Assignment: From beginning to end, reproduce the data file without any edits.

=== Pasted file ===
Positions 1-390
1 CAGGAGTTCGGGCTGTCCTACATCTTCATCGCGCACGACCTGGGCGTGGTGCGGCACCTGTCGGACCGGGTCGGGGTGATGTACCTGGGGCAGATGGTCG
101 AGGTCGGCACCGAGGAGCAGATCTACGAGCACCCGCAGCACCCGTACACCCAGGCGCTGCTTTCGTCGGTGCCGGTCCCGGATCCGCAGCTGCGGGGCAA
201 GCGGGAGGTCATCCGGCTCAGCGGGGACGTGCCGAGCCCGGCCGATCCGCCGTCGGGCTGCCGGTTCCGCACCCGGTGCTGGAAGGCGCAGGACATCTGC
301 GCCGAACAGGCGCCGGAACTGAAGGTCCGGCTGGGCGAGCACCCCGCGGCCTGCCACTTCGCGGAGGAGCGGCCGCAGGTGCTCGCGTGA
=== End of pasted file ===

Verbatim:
Positions 1-390
1 CAGGAGTTCGGGCTGTCCTACATCTTCATCGCGCACGACCTGGGCGTGGTGCGGCACCTGTCGGACCGGGTCGGGGTGATGTACCTGGGGCAGATGGTCG
101 AGGTCGGCACCGAGGAGCAGATCTACGAGCACCCGCAGCACCCGTACACCCAGGCGCTGCTTTCGTCGGTGCCGGTCCCGGATCCGCAGCTGCGGGGCAA
201 GCGGGAGGTCATCCGGCTCAGCGGGGACGTGCCGAGCCCGGCCGATCCGCCGTCGGGCTGCCGGTTCCGCACCCGGTGCTGGAAGGCGCAGGACATCTGC
301 GCCGAACAGGCGCCGGAACTGAAGGTCCGGCTGGGCGAGCACCCCGCGGCCTGCCACTTCGCGGAGGAGCGGCCGCAGGTGCTCGCGTGA